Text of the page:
Why It Matters: A privacy census like I described in last week’s column might reveal there is already a lot of information about you on people-search, data-broker and social-media sites. The tricky part is, websites are often protected by the freedom of speech, so you have to ask to get your information taken down.

Quick Fix: Photos of you posted by Facebook friends are one of the social network’s biggest privacy loopholes. But you have the power to remove your name from a photo posted by somebody else. Pull up the photo, tap the menu then “remove tag.” Tap “I don’t like this photo” to request it be taken down entirely.

Quick Fix: Opt out of people search and data brokers. Many, including FamilyTreeNow.com and Spokeo, will remove records if you ask. Just don’t reveal more info than you have to when requesting data removal. ( Aboutthedata.com, from major data broker Acxiom, requires the last four digits of your Social Security number, but the company is legitimate.) And if any of these sites have incorrect data about you, don’t correct it.

Deeper Dive: You can pay someone else to request removing your information from hundreds of sites. Subscription services include Abine’s DeleteMe and the newer PrivacyMate. Your information can pop back up back as public documents are released, so you may not want to cancel your service after the initial scrub.

4) Use Pseudonyms

Why It Matters: Many sites and services don’t actually need your real name, birth date or email address — so don’t give it to them.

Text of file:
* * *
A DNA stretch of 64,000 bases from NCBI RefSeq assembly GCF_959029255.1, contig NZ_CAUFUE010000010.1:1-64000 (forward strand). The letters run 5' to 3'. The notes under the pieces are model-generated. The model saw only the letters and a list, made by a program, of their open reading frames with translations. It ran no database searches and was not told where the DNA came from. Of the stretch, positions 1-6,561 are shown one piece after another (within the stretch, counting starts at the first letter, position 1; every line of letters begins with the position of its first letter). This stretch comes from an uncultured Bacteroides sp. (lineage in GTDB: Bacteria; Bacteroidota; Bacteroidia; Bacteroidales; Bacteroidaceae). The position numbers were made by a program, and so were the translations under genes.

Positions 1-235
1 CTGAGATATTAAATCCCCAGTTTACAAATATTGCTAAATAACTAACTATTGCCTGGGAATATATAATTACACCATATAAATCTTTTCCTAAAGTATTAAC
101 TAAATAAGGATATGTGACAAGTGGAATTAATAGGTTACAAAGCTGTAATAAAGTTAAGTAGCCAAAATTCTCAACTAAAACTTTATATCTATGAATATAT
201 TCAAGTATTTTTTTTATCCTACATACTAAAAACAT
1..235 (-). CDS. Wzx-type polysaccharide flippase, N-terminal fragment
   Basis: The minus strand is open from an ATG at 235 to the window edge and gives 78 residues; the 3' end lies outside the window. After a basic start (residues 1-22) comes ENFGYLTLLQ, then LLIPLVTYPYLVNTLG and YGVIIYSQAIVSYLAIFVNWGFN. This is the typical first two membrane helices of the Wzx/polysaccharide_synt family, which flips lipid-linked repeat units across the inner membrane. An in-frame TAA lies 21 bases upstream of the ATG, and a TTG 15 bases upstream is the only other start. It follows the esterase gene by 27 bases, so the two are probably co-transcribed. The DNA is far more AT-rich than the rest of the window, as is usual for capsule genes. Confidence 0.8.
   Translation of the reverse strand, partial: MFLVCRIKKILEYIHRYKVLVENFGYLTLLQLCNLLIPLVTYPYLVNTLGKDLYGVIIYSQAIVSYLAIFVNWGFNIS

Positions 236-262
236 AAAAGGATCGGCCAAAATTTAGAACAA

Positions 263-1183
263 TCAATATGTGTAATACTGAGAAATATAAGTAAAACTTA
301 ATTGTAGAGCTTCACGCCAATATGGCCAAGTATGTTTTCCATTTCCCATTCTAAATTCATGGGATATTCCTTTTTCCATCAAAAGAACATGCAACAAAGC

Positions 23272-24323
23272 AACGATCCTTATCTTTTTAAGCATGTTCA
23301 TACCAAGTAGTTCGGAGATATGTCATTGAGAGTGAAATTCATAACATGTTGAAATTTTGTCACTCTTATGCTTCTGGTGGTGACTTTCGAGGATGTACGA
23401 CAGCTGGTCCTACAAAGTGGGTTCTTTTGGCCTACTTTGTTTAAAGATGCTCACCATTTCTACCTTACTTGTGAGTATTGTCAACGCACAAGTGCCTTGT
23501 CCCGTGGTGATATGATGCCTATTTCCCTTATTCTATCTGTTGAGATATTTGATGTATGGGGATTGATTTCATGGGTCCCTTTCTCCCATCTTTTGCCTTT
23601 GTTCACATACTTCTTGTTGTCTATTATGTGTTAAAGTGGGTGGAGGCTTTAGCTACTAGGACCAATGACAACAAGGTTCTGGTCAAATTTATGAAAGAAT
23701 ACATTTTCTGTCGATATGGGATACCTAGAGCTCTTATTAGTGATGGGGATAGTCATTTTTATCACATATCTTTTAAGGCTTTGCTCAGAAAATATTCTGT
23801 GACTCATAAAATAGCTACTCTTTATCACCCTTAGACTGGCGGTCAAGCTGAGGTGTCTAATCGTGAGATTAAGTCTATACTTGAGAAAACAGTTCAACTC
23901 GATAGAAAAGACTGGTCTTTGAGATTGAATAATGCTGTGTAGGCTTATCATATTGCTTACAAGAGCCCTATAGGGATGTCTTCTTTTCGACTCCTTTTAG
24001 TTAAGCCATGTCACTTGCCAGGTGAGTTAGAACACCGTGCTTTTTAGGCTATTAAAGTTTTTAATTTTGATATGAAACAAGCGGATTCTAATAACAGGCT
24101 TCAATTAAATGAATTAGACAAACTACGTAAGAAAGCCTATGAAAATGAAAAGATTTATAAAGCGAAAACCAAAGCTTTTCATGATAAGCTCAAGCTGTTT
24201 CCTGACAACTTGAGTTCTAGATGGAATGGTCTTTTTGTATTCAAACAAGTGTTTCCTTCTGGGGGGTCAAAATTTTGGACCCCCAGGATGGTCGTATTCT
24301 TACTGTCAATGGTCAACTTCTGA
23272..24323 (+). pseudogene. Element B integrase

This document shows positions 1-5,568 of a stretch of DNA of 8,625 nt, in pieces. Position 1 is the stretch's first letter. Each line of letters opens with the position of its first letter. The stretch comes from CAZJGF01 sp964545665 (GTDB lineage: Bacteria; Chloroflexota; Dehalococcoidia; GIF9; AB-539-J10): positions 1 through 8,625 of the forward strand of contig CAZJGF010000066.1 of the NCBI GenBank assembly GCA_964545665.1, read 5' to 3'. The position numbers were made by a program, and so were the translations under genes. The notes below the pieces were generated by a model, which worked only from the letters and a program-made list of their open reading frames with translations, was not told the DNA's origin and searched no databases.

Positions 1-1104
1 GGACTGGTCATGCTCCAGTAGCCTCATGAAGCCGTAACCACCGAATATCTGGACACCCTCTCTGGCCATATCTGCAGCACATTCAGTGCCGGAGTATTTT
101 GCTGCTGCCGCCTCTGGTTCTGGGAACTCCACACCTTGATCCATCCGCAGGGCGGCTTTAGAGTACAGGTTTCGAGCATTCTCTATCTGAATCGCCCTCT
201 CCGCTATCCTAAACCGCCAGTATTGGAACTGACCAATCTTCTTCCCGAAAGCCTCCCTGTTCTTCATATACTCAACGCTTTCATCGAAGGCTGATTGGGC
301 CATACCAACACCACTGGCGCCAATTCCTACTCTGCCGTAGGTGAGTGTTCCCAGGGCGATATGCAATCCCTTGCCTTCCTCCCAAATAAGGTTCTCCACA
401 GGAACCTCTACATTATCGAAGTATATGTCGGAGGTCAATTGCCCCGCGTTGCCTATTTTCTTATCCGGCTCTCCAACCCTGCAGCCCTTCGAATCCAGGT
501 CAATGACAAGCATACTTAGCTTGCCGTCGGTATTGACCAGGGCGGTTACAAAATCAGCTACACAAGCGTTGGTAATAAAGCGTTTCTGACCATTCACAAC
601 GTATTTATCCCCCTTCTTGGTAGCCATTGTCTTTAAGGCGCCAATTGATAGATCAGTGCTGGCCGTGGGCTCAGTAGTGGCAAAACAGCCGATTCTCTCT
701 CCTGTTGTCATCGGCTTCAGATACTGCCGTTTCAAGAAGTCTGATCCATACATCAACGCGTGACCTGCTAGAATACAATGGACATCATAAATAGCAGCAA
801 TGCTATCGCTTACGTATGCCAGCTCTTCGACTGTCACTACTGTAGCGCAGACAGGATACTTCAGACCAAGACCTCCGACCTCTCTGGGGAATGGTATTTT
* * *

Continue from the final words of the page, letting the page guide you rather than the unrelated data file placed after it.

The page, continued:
Quick Fix: Security pros I know list their birthdays as Jan. 1. Make an email address or two you use just for junkie websites. Or make up a pseudonym, particularly if you want to comment on politics and don’t want it traced back to your employer. (It worked for Alexander Hamilton.) Many parents also use code names for their children in social-media posts.

Deeper Dive: A paid service like Abine Blur obscures your identity further by making up stand-in email addresses, phone numbers and credit-card numbers for shopping and other websites. This makes it harder for data companies — or hackers — to track you across services.

5) Cloak Yourself

Why It Matters: Someone with access to your internet connection could spy on you.

Quick Fix: Your biggest risk is at a public Wi-Fi hot spot, like at the airport, where hackers might lurk. A virtual private network (VPN) encrypts and reroutes all your laptop or phone traffic, making it harder for snoops. Many employers provide VPNs, so start there. Be careful with VPNs marketed to consumers. You have to trust them to protect your data and fend off hackers. Security and privacy advocates I know like F-Secure Freedome, the pricey but easy-to-use VyprVPN by GoldenFrog and London Trust Media’s Private Internet Access.

You may even want to use a VPN at home. The Federal Communications Commission raised ire recently by changing its rules to allow your internet service provider to track you and make money from the data, like Facebook. But I don’t recommend using a VPN at home yet, because it can slow down your connection and may not play well with streaming services like Netflix.

Deeper Dive: Use an encrypted messaging program to keep companies, hackers and spies alike out of your communications. Facebook’s WhatsApp, Apple Inc.’s Messages apps and Signal by Open Whisper Systems encrypt chats so not even their makers can read them. But they require users at both ends to be using the same software — it doesn’t work to just text anyone you want.

Write to Geoffrey A. Fowler at geoffrey.fowler@wsj.com

(END) Dow Jones Newswires